Figure 9
figure 9

Normalized electric field of the TE1 mode for the waveguide coupler in Fig. 4. (a) Real part and (b) Magnitude of Ez.

Figure 10
figure 10

Normalized magnetic field of the TM1 mode for the waveguide coupler in Fig. 4. (a) Real part and (b) Magnitude of Hz.

To include the effect of loss, we have simulated the waveguide coupler in Fig. 4 for the case of TE polarization, and we have taken into account the loss tangent. Figure 11 illustrates the results for the normalized electric field component Ez for three cases with loss tangent values of tanδ = 0 (lossless), tanδ = 0.001, and tanδ = 0.005. As expected, loss introduces amplitude reduction to the structure. Note that the normalization is done with respect to the lossless case.

Figure 11
figure 11

Normalized Magnitude of Ez on the output left boundary for the waveguide coupler in Fig. 4 for the lossless case (solid black line) and lossy cases with tanδ = 0.001 (red dashed line) and tanδ = 0.005 (blue dotted line).

The simulation of a rotationally-symmetric version of the coupler is carried out next. The medium is revolved around its optical axis and the PEC boundaries are removed. A Gaussian wave with polarization along z-axis in then launched at the narrower side of the coupler. The reduced simulation frequency of 1 GHz is chosen to handle the numerical costs of the simulation. The real part and magnitude of the electric field for this case are represented in Fig. 12.

Figure 12
figure 12

Normalized electric field for the 3D waveguide coupler. The Gaussian wave with z polarization is launched at the narrower side. (a) Real part and (b) Magnitude of Ez.

The last simulation for the case of waveguide coupler includes the ray-tracing simulation. This simulation verifies the high-frequency behavior of the device and is based on geometrical optics approximation. As mentioned before, the ray trajectories before the scaling are the mapped lines of constant v in Fig. 1(b). The ray trajectories after the scaling are shown in Fig. 13 where fifteen rays are launched from the right boundary of the coupler with equal spacing. This figure demonstrates that the scaling has no effects on the ray trajectories while it alters the refractive index to our desired fashion.

Figure 13
figure 13

Ray trajectories inside the coupler of Fig. 4.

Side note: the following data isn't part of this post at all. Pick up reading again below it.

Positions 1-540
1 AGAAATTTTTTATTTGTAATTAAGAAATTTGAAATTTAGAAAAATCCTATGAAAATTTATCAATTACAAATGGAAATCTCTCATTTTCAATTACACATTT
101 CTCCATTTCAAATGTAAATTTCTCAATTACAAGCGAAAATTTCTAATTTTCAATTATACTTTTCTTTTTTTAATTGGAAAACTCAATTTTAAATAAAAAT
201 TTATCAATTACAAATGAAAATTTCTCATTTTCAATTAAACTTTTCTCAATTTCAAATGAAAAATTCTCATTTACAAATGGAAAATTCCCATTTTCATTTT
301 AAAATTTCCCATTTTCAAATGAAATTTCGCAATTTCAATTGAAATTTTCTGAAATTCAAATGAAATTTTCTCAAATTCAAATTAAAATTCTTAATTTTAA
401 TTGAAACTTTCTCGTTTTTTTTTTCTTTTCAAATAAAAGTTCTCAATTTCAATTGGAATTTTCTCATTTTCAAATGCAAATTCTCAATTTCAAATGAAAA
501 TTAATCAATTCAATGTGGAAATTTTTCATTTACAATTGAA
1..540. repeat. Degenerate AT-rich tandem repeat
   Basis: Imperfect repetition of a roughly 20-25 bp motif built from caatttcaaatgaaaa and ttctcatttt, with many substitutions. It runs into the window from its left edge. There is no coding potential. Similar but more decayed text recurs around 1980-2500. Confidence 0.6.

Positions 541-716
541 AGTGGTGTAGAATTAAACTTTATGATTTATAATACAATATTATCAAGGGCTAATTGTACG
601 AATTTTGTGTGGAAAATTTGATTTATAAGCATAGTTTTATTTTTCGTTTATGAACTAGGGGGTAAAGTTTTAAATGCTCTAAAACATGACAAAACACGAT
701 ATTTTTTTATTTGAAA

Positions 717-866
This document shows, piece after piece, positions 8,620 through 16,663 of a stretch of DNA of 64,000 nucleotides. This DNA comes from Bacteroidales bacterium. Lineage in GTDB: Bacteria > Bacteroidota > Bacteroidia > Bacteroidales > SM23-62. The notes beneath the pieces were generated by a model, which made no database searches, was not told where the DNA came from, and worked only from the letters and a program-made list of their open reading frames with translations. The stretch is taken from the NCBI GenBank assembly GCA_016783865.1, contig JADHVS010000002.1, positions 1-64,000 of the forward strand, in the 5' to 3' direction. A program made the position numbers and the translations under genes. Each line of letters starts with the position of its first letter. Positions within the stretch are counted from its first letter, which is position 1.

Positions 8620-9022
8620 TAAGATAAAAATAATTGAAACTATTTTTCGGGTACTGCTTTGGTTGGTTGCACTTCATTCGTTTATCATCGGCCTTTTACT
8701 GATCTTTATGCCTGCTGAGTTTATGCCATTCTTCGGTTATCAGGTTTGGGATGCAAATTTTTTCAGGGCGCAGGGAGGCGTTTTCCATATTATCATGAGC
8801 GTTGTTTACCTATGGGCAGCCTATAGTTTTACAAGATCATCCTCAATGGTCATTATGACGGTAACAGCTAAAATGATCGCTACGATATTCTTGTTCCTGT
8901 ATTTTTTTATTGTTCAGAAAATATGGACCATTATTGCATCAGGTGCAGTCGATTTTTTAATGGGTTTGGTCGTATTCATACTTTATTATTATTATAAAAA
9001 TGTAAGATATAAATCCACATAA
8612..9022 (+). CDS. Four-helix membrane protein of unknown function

The plasmonic bump cloak is the next simulation case. Parameter a = 1 μm is selected to set the device size. An out-of-plane plasmonic magnetic field is launched from the left boundary of the device in Fig. 8. The simulation is carried out for the operating wavelength of 633 nm. The bottom conductor is a gold slab with a thickness of 100 nm49. The TM plasmonic wave is excited at the left boundary50.

Figure 14 illustrates the plasmonic wave propagation over a bare bump. Numerical calculation of the power reveals that more than 53% of the plasmonic wave power is scattered due to the presence of the bump.

Figure 14
figure 14

Plasmonic wave propagation over a bare bump. (a) Real part and (b) Magnitude of Hz.

Next, the rescaled plasmonic bump cloak in Fig. 8 is used to conceal the bump from the incoming plasmonic wave. Figure 15 illustrates the results for this case. It can be seen that the scattering due to the bump is negligible. It is calculated numerically that less than 4% of the input power is scattered.

Figure 15
figure 15

Plasmonic wave propagation over a bump covered with the cloak of Fig. 8. (a) Real part and (b) Magnitude of Hz.


In conclusion, we have proposed a method of designing optical devices that have the same functionality as previously designed devices, but with much more moderate ranges of refractive index. The key ingredients of the method are the conformal mapping between virtual and physical spaces, and rescaling the optical path along the rays. The method enables to eliminate superluminal regions of space as well as lower the refractive index in other regions to achievable values. It provides a lot of freedom that can be employed to optimize the refractive index profile to match the desired purpose. Numerical simulations confirm our theoretical results very well and show that the devices proposed work very well even for different polarizations.

Having said this, we must note that the presented design method is based on rescaling the index for one particular bunch of rays. These rays will be unaffected by the rescaling, but other rays, in principle, will be affected. Therefore our method is useful in situations when light is propagating only in a certain direction; it cannot be used to modify e.g. imaging systems that should focus light coming from different directions. However, we think that there are still many practical situations when the method will be useful—a particular example is a coupler that enables one to connect smoothly waveguides of different sizes without the necessity of high refractive index regions. We hope that our method will find other uses too, for example in designing horn antennas.